Re-Enacting Wilson’s Folly

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by Patrick J. Buchanan – October 16, 1998

Watching America march, step by step, ever deeper into the Balkans brings to mind Hegel’s observation that the only thing we learn from history is that we do not learn from history.

“My mind-set is Munich,” Secretary of State Madeleine Albright has exclaimed. Yet she and the Clintonites seem to have misread the deeper lesson of that ill-fated conference between Adolf Hitler and British Prime Minister Neville Chamberlain.

To liberal internationalists, the lesson of Munich is that we must stand up to every new Hitler, go to war, if necessary, to deny aggression any reward, and never again “isolate America” from any crisis or conflict on the continent of Europe. But the road to Munich began back in 1919 at Versailles, where 3 million Sudeten Germans were put under Czech rule in flagrant violation of Woodrow Wilson’s own principle of self-determination. Unless Germany was to be forever occupied by Allied soldiers, the Germans were going to rise up one day and take back what had been stripped from them in violation of Wilson’s Fourteen Points.

The Versailles treaty was the first blunder. The second was in Britain’s ever going to Munich. After the British had allowed Hitler to overturn the terms of Versailles with his march into the Rhineland and his Anschluss unification with Austria, no vital British interest was left in Eastern Europe to justify another all-out war with Germany.

Hitler, after all, was now heading away from France and the Channel — toward Josef Stalin. Yet when Hitler marched into Prague in 1939, Chamberlain began handing out war guarantees — as America is today — all over Eastern Europe. Foreign Secretary Lord Halifax urged Poland to reject Berlin’s d emand for secure road and rail lines to Danzig, a city that was 90 percent German. Halifax promised the Poles that if they rebuffed Hitler, Britain would fight at their side.

It was these British war guarantees to Poland that ex-Prime Minister David Lloyd-George at that time called “the most reckless commitment any country has ever entered into. I say more — they are demented.” Thus did Britain go to war in a near-hopeless cause that had little to do with its vital interests. Poland lost 6 million people and was Stalinized for 45 years. Western Europe was overrun. France got Vichy, and Britain lost 400,000 soldiers and an empire. That is what comes of handing out war gu arantees to regions where one’s vital interests do not lie and where one’s military power does not extend.

Had Britain isolated itself from the coming clash in Eastern Europe, Hitler would have had no cause to attack the West to secure his back door. The first great blows of the Nazi war machine would have fallen on Stalin. Instead, Britain and France, by declaring war on Germany, drew Hitler’s attack on the West, giving Stalin two years to prepare and thereby saving Russia for Bolshevism.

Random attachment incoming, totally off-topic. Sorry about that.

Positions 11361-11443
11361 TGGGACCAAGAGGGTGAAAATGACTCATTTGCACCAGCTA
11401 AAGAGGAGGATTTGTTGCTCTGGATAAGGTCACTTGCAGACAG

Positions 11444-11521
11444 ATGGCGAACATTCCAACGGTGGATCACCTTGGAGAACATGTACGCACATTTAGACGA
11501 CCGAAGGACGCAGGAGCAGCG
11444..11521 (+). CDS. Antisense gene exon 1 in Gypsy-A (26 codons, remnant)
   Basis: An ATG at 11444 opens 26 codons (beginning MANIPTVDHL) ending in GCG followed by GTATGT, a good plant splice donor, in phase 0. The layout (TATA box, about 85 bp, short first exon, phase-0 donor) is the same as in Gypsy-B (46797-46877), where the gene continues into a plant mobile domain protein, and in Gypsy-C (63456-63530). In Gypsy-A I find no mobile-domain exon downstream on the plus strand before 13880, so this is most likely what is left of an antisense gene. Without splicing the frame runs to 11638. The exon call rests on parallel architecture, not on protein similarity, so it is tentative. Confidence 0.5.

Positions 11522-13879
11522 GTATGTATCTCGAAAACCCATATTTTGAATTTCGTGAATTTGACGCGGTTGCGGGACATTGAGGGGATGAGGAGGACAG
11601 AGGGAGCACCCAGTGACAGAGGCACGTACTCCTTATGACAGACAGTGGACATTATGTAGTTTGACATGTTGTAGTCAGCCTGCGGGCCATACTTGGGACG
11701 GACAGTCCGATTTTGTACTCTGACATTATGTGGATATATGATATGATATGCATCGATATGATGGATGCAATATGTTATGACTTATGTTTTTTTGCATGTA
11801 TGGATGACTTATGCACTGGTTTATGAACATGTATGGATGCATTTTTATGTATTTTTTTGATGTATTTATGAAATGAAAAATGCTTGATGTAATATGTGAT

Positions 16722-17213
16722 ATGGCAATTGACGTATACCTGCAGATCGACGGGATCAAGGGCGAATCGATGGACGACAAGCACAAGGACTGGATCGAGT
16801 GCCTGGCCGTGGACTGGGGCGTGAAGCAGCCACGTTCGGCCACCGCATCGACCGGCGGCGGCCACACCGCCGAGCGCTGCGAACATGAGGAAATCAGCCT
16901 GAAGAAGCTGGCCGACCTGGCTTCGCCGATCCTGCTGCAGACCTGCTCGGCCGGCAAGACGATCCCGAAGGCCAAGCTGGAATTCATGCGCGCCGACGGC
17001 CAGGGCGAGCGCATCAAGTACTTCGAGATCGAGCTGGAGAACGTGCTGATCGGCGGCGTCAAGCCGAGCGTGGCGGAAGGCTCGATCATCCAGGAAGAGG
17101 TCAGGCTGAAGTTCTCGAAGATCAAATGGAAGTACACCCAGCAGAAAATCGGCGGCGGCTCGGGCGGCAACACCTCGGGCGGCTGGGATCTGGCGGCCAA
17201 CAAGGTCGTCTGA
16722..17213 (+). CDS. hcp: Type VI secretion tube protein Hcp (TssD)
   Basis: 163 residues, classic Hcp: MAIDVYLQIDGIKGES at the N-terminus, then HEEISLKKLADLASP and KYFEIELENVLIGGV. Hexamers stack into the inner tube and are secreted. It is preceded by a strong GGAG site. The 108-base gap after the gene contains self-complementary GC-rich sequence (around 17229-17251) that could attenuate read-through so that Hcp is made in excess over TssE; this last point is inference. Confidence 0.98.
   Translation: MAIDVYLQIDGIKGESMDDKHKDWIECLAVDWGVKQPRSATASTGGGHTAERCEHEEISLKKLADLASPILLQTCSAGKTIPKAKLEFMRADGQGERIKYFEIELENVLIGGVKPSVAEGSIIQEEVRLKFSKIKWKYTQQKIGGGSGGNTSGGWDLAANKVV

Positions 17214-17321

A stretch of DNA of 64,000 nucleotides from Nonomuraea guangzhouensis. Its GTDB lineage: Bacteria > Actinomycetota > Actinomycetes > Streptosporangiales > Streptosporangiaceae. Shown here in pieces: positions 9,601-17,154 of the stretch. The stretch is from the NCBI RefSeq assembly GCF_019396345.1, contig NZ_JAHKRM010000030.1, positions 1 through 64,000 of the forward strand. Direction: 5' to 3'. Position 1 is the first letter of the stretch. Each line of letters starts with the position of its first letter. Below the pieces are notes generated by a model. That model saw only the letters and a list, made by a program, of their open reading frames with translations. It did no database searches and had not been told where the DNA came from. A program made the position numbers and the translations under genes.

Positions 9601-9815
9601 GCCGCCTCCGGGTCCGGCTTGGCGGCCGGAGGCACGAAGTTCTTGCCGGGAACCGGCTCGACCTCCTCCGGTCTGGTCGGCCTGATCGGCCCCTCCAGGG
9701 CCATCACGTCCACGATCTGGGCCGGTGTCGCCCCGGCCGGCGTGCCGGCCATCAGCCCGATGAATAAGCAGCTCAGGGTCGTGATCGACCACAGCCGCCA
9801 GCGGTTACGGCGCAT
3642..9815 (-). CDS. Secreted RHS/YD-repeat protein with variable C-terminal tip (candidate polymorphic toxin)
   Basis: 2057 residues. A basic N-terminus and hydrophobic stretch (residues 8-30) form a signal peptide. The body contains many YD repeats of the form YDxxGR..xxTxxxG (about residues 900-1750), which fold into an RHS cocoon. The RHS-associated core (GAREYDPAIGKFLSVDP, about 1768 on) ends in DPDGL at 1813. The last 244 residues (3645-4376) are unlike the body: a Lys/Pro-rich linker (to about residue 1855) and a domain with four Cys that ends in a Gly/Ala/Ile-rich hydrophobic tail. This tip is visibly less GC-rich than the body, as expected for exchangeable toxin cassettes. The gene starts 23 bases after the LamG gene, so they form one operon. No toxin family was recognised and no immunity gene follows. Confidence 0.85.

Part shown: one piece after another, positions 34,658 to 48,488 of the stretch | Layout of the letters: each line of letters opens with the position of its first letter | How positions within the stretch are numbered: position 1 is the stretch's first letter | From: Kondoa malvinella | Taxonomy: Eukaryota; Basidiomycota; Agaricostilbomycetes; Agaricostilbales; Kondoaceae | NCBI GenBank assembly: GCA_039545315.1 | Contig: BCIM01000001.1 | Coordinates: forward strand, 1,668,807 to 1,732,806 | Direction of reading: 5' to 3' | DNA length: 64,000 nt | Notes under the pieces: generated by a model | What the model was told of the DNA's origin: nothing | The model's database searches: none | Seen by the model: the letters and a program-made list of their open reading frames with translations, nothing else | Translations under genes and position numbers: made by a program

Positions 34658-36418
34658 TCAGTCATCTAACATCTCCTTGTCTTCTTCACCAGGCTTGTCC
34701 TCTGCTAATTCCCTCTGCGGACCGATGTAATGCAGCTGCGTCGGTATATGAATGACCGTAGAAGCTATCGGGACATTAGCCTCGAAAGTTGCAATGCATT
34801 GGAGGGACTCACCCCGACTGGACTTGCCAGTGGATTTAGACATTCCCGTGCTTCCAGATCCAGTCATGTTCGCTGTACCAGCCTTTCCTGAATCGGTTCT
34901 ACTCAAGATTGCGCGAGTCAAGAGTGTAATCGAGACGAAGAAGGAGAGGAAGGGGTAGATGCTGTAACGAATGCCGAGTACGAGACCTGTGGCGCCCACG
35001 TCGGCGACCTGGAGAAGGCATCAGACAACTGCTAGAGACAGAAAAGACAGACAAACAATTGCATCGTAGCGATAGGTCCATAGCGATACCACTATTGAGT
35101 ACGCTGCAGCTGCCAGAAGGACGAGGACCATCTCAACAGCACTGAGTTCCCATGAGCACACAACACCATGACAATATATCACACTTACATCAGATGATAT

U.S. policy in the Balkans replicates the folly of Versailles. True nations are not created by treaties, as Czechoslovakia was in 1919 and Bosnia was in 1995. They grow organically, out of a people’s history, traditions, faith and culture.

Bosnia is as artificial a creation as the so-called “international community,” for which no sane nation would risk its life. When NATO departs, Bosnia will dissolve along its ethnic frontiers. In trying create an autonomous Kosovo, America will only interrupt the inevitable struggle between Albanians and Serbs for control. We will end up being hated — either as the power that presided over the severing from Serbia of its cradle land or as the power that denied Kosovar Albanians their independence.

In their hubris, our internationalists cannot see the world as others see it or see themselves as others see them. What they see as reasonable, Serbs view as intolerable, what they call stability, Kosovars reject as a perpetuation of injustice. As in Vietnam, our Balkan antagonists have captured the banners of nationalism, while we lecture them about a democratic order that appeals to the rational mind but not to the passions, the heart or the soul of a people. As in Lebanon in 1983, we will one day discover that the real superpower in the Balkans is the one willing to pay the most for its dreams — in the currency of blood.

The Wilsonian temptation, whether at Versailles, Yalta or Dayton, or whether rooted in a League of Nations, a United Nations or a New World Order, almost always ends in disillusionment.

That the temptation recurs in every generation suggests this malady of Western man is incurable. Let us pray that the price in American lives for our having yielded to this temptation yet again is not high.

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